This opinion will be unpublished and

may not be cited except as provided by

Minn. Stat. § 480A.08, subd. 3 (2006).






State of Minnesota,





Frederick Peterson,



Filed August 7, 2007


Randall, Judge


Wadena County District Court

File No. K5-03-623


Lori Swanson, Attorney General, Kelly O’Neill Moller, Assistant Attorney General, 1800 Bremer Tower, 445 Minnesota Street, St. Paul, MN 55101-2134; and


Jon Edin, Wadena County Attorney, 415 Jefferson Street South, Wadena, MN 56482 (for respondent)


John M. Stuart, Minnesota State Public Defender, G. Tony Atwal, Assistant Public Defender, 2221 University Avenue Southeast, Suite 425, Minneapolis, MN 55414 (for appellant)


            Considered and decided by Randall, Presiding Judge; Willis, Judge; and Dietzen, Judge.

U N P U B L I S H E D   O P I N I O N


Appellant Frederick Peterson challenges his conviction of two counts of first-degree controlled-substance offense, including possession and aiding and abetting in the manufacture of methamphetamine, and possession of a firearm by an ineligible person.  Appellant argues (1) that the search warrant was not supported by probable cause; and (2) because his prior drug conviction was a misdemeanor, which is not a “crime of violence” disqualifying a person from possessing a firearm, he should not have been convicted of that offense.  We affirm.


            On November 22, 2003, Lois Nelson met with appellant Frederick Peterson in his garage; Nelson testified that she went to appellant’s residence in order to find her former boyfriend, Jim Grewing, who regularly used methamphetamine.  Nelson testified that she had previously used methamphetamine regularly but that she had not used in more than two years.  She also testified that based on her prior experiences in seeing the manufacturing process, it looked like appellant “was filtering methamphetamine.”  She stated that she talked to appellant about how manufacturing methamphetamine would catch up to him.  And Nelson testified that appellant replied that “he plays for life.  Or keeps” and that she felt scared; “[appellant] said that—said something about—like a threat to me against my life.”  Later that evening, Nelson called law enforcement to report that she believed appellant was filtering methamphetamine inside his garage.  At trial, Nelson articulated her reasons for reporting appellant to the police: “For my protection.  Plus, to help stop the production of [methamphetamine].” 

            The chief deputy sheriff, Steve Young, interviewed Nelson on November 22, 2003, and based on the information she provided, Young secured a search warrant for appellant’s residence and garage.  On November 23, law enforcement executed a search warrant at appellant’s residence and detached garage, finding items consistent with the manufacture of methamphetamine and two firearms.  In appellant’s residence, the police found smoking pipes commonly used for inhaling marijuana or methamphetamine; a receipt from November 1, 2003, for the purchase of three 48-packs of Sudafed; two Ziploc bags with white powder residue (which tested positive for methamphetamine); and a .22-caliber semiautomatic Winchester rifle in the bedroom of appellant’s son.  In appellant’s garage, the following was recovered:  Articles consistent with the manufacture of methamphetamine, including various chemicals, solvents, glassware, and coffee filters; and a Winchester 30-30 lever-action Ranger rifle.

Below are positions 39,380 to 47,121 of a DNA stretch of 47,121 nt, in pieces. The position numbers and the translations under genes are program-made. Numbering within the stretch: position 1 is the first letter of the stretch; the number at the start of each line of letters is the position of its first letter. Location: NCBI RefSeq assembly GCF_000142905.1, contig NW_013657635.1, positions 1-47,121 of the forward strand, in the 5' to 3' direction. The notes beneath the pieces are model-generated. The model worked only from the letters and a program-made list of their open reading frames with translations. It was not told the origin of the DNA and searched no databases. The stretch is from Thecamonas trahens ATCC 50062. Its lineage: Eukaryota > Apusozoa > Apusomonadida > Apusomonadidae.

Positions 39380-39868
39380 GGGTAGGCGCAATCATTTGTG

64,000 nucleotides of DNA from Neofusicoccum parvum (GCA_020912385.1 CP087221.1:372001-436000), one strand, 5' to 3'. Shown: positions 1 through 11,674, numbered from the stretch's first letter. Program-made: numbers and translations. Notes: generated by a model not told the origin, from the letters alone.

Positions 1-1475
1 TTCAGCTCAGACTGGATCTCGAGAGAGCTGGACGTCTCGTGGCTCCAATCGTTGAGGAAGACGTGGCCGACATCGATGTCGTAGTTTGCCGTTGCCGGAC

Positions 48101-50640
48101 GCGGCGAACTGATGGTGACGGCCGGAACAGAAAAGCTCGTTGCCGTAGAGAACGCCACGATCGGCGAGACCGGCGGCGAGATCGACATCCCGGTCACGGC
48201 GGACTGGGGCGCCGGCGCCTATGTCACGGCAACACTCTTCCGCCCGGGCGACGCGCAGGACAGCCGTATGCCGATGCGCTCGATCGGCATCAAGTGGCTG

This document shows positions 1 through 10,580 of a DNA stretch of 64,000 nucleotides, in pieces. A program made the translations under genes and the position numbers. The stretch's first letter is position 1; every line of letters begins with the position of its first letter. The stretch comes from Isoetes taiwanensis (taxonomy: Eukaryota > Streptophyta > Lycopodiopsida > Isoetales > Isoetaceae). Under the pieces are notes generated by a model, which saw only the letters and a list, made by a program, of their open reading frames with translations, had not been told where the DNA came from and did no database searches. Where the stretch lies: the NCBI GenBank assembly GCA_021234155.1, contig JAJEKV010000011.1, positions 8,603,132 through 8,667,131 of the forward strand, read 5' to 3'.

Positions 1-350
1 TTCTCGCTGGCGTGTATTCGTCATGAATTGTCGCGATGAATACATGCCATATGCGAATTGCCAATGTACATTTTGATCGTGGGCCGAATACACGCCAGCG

In an amended complaint, appellant was charged with two counts of first-degree controlled-substance offense, including possession of methamphetamine in violation of Minn. Stat. §§ 152.021, subds. 2(1)(a), 3(b), 609.11, subd. 5 (2002); and manufacture of methamphetamine in violation of Minn. Stat. §§ 152.021, subds. 2a(a), 3, 609.05, 609.11 (2002).  Appellant was also charged with possession of a firearm by an ineligible person in violation of Minn. Stat. § 609.165, subd. 1b(a) (Supp. 2003).  Appellant moved to suppress evidence, arguing that the search warrant was deficient.  The district court denied appellant’s motion. 

            Respondent introduced Spreigl evidence that on January 9, 1998, appellant possessed methamphetamine at his residence and was convicted of felony fifth-degree controlled-substance crime.  Additionally, respondent introduced Spreigl evidence of a 2004 incident:  As a result of a report from a Wal-Mart employee regarding appellant’s excessive purchases of Sudafed, law enforcement searched appellant’s car and residence, finding numerous items used to manufacture methamphetamine. 

            After the jury trial, appellant was found guilty of all three counts.  The district court sentenced appellant to 86 months for aiding and abetting the manufacture of methamphetamine and to a consecutive 60-month sentence for possession of a firearm by an ineligible person.      This appeal follows.